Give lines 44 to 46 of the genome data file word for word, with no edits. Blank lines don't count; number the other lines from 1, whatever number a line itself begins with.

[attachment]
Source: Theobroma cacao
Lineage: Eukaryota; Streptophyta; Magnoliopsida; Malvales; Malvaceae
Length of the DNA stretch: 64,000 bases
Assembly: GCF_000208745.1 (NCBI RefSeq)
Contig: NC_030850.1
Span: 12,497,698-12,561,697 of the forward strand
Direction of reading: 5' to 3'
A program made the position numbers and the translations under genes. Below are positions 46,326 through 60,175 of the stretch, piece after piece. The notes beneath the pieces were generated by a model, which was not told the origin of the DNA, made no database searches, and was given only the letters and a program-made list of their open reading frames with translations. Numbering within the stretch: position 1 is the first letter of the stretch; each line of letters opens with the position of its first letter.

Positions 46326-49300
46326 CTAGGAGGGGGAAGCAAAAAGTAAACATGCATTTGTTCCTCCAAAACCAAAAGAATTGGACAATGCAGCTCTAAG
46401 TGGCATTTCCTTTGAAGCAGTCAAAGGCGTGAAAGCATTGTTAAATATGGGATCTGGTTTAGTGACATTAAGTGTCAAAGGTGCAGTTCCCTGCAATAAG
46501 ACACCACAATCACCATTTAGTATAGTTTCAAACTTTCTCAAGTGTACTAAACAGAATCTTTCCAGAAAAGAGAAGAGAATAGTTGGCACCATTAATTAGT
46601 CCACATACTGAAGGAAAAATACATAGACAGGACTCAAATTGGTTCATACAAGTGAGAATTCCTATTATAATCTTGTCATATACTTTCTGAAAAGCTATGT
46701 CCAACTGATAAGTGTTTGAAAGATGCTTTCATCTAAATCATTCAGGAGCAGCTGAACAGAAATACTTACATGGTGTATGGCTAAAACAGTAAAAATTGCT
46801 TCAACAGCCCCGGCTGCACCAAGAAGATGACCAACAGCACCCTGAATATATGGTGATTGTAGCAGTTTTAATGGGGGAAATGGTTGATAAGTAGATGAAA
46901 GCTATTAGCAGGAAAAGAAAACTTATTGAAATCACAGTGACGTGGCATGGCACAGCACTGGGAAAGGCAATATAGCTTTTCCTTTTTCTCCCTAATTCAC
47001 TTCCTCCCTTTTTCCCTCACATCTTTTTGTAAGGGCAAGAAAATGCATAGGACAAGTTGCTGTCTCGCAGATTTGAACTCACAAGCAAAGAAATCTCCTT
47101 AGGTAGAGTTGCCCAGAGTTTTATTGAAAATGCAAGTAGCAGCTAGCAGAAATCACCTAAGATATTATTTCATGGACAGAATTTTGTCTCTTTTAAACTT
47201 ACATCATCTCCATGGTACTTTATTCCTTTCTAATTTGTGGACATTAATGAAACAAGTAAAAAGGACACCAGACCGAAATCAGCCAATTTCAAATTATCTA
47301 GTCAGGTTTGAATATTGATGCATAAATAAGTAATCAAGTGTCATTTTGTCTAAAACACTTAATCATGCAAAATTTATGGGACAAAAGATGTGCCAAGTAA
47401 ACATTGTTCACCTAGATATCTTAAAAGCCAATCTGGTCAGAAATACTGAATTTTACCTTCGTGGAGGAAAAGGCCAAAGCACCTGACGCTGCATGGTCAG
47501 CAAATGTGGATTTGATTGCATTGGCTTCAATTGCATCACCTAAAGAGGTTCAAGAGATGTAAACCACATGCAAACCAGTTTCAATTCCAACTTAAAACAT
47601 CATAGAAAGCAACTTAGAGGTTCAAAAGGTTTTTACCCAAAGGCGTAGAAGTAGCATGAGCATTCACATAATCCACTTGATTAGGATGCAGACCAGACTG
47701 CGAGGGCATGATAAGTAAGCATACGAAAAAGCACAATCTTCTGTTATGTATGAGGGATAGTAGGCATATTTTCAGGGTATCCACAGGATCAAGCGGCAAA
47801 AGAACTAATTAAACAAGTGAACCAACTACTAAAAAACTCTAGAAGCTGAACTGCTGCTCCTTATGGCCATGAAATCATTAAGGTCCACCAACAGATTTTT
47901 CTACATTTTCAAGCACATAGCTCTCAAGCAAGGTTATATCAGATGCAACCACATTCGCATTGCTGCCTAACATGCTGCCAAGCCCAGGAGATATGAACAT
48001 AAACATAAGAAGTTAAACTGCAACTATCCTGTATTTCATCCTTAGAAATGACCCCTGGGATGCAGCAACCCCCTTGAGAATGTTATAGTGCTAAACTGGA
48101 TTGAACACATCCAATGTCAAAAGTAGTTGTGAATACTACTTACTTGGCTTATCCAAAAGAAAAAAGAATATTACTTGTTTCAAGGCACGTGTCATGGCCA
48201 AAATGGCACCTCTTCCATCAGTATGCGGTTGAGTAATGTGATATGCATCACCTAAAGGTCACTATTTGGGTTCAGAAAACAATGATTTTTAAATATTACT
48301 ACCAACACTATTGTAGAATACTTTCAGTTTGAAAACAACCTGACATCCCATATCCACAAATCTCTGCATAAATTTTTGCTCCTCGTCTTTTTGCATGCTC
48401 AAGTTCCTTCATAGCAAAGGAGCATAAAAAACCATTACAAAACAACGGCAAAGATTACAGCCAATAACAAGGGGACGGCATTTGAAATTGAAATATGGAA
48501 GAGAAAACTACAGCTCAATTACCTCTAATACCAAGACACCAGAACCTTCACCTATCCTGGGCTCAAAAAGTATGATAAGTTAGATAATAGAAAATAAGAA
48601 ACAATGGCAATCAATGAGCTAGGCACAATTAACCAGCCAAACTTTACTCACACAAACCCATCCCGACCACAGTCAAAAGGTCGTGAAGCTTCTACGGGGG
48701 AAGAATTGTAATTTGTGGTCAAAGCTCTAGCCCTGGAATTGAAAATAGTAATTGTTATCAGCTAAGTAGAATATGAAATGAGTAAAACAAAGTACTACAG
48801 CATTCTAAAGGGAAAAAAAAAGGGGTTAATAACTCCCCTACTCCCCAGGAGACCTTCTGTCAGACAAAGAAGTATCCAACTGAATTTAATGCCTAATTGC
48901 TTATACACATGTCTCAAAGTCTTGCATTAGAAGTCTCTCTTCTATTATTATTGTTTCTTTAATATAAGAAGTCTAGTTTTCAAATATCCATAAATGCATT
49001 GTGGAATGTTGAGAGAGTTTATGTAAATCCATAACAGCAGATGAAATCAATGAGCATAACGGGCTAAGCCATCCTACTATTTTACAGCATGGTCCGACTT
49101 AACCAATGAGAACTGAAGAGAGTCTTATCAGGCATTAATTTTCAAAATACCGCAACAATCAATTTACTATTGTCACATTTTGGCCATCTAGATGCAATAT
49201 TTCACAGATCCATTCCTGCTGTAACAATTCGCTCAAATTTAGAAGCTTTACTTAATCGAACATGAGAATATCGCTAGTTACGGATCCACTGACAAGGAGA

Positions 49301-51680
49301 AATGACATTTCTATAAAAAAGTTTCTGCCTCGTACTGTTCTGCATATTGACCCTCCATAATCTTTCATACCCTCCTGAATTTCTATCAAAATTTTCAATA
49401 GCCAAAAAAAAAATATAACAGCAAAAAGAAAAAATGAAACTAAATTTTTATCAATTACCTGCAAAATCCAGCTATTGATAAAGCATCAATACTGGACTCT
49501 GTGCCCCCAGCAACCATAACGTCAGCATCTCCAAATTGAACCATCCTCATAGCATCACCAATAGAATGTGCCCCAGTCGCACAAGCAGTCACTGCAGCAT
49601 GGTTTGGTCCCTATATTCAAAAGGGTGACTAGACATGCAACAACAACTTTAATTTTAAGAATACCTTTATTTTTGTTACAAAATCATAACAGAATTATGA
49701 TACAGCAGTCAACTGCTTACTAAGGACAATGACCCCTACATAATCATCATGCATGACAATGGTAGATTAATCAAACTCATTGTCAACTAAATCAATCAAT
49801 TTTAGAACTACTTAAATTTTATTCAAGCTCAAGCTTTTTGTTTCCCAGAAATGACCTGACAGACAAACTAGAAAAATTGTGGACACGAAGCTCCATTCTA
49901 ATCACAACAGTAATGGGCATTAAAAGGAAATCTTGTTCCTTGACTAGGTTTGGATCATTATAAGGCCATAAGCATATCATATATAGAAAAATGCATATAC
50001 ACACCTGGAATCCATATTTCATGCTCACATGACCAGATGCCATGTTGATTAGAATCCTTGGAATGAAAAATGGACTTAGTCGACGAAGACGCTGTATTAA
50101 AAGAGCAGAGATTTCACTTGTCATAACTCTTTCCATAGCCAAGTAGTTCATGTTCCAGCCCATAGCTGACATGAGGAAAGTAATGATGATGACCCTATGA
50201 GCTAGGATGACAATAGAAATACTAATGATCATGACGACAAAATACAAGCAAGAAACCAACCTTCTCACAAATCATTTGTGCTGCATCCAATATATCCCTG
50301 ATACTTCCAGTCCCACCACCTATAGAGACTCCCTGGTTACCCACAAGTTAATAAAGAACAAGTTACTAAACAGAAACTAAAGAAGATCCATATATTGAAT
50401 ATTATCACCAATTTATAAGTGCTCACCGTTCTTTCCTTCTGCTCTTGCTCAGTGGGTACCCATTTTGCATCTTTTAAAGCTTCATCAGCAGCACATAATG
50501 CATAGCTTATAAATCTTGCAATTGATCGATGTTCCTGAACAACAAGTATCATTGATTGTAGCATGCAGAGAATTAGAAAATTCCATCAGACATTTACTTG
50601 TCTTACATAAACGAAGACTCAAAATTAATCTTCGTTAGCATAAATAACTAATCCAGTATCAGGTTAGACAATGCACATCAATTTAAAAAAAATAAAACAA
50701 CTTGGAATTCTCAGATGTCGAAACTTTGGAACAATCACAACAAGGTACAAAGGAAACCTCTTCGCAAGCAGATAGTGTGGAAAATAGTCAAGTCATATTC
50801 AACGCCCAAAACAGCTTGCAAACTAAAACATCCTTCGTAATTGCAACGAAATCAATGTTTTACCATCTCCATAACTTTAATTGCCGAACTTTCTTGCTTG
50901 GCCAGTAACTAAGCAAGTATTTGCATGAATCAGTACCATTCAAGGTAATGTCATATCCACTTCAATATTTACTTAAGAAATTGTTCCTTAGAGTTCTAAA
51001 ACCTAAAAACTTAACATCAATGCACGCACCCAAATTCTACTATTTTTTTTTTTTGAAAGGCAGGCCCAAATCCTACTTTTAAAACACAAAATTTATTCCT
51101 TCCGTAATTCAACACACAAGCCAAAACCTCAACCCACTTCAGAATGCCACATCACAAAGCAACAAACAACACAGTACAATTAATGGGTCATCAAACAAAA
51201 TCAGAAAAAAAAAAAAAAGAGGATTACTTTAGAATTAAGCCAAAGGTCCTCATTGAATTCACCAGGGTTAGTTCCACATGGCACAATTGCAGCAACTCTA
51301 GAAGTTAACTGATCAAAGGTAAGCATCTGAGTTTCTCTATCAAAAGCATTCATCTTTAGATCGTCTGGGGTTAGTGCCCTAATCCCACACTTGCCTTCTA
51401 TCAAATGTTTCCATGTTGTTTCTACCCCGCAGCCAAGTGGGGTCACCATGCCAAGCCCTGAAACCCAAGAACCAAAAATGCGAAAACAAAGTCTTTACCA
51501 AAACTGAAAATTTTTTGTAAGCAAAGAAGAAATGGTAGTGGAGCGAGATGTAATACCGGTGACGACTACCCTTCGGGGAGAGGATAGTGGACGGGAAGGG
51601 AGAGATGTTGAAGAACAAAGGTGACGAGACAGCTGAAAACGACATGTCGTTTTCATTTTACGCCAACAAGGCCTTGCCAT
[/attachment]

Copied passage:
49601 GGTTTGGTCCCTATATTCAAAAGGGTGACTAGACATGCAACAACAACTTTAATTTTAAGAATACCTTTATTTTTGTTACAAAATCATAACAGAATTATGA
49701 TACAGCAGTCAACTGCTTACTAAGGACAATGACCCCTACATAATCATCATGCATGACAATGGTAGATTAATCAAACTCATTGTCAACTAAATCAATCAAT
49801 TTTAGAACTACTTAAATTTTATTCAAGCTCAAGCTTTTTGTTTCCCAGAAATGACCTGACAGACAAACTAGAAAAATTGTGGACACGAAGCTCCATTCTA